“This foreign market is very interesting, a market with good purchasing power,” he adds.

Hotel occupancy on the island of Margarita in September was 44%, six points more than in August.

For the president of the Federation of Hotels of Venezuela, Alberto Vieira, direct flights with Russia have helped “considerably” the sector, “even through the public sector.”

Arnaldes explains that when “there is understanding and everything flows in a positive way” between two governments, “markets begin to develop.”

Tatiana, a Russian tourist, poses on the beach with food.  (TATIAN GENTILEZA).

Tatiana, a Russian tourist, poses on the beach with food. (TATIAN GENTILEZA).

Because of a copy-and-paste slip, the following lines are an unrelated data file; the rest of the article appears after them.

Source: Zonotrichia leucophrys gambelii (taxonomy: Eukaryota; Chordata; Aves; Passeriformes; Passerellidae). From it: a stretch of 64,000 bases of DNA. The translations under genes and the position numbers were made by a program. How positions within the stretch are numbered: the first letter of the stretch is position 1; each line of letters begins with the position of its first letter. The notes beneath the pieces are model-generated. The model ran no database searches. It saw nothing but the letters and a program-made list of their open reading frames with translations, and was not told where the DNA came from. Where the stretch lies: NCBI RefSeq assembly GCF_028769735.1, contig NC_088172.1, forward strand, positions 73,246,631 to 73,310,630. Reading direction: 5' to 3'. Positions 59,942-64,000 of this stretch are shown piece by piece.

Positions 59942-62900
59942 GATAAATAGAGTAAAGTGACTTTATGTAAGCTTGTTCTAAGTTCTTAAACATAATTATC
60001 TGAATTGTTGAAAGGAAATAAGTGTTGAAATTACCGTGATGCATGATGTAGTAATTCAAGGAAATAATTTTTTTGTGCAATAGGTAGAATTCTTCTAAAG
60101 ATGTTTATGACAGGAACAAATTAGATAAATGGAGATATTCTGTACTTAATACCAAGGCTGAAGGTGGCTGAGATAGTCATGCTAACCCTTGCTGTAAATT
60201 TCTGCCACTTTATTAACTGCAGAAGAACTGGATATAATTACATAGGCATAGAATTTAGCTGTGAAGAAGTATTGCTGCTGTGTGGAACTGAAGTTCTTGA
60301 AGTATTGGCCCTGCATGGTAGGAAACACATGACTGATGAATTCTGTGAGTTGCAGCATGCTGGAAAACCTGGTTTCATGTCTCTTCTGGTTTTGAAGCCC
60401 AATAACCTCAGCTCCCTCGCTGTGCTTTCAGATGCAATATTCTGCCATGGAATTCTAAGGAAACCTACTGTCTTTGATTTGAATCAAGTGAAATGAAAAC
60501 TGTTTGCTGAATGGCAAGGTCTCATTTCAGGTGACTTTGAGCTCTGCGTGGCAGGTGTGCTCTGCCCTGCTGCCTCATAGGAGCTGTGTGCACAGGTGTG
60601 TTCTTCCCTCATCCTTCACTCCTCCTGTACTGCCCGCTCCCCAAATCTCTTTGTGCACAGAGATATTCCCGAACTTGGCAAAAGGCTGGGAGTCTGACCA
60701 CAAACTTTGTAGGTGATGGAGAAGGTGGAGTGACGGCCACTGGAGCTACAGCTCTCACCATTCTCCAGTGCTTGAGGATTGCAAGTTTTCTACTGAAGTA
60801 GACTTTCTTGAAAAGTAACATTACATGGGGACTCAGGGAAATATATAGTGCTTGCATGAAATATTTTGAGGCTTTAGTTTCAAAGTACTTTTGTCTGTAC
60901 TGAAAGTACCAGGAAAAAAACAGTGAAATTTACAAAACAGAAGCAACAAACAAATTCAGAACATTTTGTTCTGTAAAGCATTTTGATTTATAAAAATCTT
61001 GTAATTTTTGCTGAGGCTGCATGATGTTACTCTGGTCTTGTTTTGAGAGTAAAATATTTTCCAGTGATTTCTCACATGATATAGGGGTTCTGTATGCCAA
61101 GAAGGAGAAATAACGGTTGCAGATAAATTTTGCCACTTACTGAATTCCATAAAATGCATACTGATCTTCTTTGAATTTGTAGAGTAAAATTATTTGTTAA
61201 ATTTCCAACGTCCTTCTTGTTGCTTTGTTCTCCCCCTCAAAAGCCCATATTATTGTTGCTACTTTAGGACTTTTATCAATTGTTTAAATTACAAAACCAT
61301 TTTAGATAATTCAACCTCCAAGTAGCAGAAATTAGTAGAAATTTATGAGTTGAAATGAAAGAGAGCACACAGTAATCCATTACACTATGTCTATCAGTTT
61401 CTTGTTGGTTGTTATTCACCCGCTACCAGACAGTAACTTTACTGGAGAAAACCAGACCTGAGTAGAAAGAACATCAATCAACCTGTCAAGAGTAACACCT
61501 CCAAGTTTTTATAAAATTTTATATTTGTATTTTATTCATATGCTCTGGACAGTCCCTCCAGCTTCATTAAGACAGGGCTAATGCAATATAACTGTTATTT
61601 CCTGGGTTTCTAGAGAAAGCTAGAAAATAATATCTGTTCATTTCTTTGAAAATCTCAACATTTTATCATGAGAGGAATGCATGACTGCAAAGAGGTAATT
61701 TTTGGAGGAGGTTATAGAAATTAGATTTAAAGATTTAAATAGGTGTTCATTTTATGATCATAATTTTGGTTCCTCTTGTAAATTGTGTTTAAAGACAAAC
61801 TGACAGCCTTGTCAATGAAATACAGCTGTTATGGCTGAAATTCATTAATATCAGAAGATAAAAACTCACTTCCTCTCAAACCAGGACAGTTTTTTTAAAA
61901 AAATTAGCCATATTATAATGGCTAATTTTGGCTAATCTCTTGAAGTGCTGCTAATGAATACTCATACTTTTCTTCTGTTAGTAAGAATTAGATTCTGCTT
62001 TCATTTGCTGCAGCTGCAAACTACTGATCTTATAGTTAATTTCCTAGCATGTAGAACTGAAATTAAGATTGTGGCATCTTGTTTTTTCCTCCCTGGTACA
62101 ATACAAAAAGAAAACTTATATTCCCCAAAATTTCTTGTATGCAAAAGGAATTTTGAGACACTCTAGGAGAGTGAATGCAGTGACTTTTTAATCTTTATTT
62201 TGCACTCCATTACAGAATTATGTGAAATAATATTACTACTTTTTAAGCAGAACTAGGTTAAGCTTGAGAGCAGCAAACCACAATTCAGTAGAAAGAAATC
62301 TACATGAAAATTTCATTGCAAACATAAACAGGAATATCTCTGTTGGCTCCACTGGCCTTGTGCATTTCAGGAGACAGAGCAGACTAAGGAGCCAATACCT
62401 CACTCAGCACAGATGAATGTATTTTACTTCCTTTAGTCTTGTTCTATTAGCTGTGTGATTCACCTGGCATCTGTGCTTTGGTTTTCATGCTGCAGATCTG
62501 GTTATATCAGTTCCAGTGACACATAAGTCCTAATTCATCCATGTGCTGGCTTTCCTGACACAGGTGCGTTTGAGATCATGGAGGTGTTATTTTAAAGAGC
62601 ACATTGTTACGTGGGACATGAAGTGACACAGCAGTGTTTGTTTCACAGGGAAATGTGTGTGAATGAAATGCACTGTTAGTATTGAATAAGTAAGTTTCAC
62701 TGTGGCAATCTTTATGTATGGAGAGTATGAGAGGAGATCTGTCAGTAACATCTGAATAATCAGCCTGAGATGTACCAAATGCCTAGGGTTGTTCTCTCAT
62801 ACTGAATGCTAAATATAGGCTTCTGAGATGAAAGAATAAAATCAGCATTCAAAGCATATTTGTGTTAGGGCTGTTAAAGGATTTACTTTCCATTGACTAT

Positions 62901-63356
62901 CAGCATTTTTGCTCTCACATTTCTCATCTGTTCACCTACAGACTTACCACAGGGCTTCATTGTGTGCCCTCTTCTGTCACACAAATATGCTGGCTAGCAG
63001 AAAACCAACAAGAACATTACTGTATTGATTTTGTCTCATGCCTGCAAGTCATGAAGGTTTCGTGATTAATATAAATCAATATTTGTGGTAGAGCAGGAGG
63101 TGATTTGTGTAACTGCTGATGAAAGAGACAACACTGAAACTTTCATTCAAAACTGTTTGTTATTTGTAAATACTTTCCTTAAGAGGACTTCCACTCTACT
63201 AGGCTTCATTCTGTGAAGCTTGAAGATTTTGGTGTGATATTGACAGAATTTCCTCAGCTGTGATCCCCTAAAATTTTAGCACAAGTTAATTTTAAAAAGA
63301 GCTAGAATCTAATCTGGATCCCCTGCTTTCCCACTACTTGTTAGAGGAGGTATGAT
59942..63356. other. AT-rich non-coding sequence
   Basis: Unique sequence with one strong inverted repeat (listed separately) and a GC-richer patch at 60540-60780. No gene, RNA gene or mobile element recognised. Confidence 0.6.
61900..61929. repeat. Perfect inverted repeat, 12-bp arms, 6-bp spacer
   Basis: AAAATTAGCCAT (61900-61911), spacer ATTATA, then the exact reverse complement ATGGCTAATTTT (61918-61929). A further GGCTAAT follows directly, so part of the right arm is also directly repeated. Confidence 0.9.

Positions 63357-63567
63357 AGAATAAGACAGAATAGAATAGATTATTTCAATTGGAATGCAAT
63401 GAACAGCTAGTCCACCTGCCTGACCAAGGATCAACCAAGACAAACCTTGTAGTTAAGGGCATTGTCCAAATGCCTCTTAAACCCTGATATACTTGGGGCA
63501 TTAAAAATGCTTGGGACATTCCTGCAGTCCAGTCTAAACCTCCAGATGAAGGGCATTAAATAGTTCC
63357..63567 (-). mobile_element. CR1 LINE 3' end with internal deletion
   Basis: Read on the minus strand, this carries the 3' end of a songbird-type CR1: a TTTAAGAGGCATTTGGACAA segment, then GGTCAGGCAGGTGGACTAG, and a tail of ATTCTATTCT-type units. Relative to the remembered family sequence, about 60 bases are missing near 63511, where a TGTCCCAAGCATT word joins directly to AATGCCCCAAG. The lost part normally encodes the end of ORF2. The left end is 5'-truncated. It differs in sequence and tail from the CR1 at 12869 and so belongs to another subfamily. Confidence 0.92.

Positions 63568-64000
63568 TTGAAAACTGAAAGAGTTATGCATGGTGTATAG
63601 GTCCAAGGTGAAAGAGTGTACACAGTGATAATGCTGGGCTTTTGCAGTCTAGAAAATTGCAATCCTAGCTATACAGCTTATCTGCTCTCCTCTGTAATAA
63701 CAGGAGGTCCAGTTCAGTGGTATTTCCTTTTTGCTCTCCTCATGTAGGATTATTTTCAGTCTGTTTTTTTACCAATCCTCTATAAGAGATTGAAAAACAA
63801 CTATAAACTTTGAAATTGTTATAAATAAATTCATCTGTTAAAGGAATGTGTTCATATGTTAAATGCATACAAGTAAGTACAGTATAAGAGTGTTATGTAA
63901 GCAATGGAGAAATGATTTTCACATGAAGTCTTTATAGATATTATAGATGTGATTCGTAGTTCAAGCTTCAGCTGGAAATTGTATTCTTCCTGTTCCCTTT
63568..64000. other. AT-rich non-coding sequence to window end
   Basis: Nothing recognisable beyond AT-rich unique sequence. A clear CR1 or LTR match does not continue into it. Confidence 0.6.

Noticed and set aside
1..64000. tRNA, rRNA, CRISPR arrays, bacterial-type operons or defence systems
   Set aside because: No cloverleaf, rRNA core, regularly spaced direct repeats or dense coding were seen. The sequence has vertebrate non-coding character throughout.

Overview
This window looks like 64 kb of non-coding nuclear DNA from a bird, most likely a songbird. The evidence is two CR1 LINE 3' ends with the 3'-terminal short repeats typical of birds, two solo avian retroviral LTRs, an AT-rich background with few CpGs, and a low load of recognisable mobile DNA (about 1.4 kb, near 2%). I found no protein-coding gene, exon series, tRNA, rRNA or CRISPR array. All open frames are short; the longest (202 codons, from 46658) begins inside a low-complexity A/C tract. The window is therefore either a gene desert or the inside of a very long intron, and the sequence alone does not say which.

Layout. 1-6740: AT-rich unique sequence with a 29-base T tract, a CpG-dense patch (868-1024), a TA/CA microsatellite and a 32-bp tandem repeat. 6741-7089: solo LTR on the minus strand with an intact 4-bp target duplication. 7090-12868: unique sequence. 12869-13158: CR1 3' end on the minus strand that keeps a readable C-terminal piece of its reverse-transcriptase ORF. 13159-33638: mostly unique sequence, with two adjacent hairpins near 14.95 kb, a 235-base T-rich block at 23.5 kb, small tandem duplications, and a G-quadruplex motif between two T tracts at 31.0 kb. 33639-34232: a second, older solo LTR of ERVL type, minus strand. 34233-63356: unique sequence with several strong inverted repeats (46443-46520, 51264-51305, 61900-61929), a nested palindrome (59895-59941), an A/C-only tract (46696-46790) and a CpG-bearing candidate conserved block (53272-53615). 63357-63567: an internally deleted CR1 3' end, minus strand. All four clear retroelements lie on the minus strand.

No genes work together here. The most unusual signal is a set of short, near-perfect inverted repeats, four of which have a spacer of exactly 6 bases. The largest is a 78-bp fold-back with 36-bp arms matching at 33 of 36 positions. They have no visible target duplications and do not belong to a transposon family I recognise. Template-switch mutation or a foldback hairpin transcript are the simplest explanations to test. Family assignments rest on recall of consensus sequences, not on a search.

And Russia has been a key ally of Maduro, as it was of his predecessor Hugo Chavez.

Today both countries share more than 260 bilateral agreements, which include cooperation in military, agricultural, oil, gas, industrial and mining matters.

And now, for example, it is easier to fly to Venezuela from Russia than from neighboring Colombia, because with the latter there is no direct air connection since relations between governments are broken.

“They warned me that they could rob me or kill me”

Nikolay Astakhov (Николай Астахов) took the second flight on the route operated by Russia’s Pegas Fly in September along with three other friends.

“At that time this destination was being advertised and it was cheap,” the 38-year-old Russian told BBC Mundo.

Astakhov, who works in sales, paid for the tour 110,000 rubles or US$1.476,20 To the change.

On May 15, Russia celebrated the arrival of the first direct flight between Caracas and Moscow.  (GETTY IMAGES).

On May 15, Russia celebrated the arrival of the first direct flight between Caracas and Moscow. (GETTY IMAGES).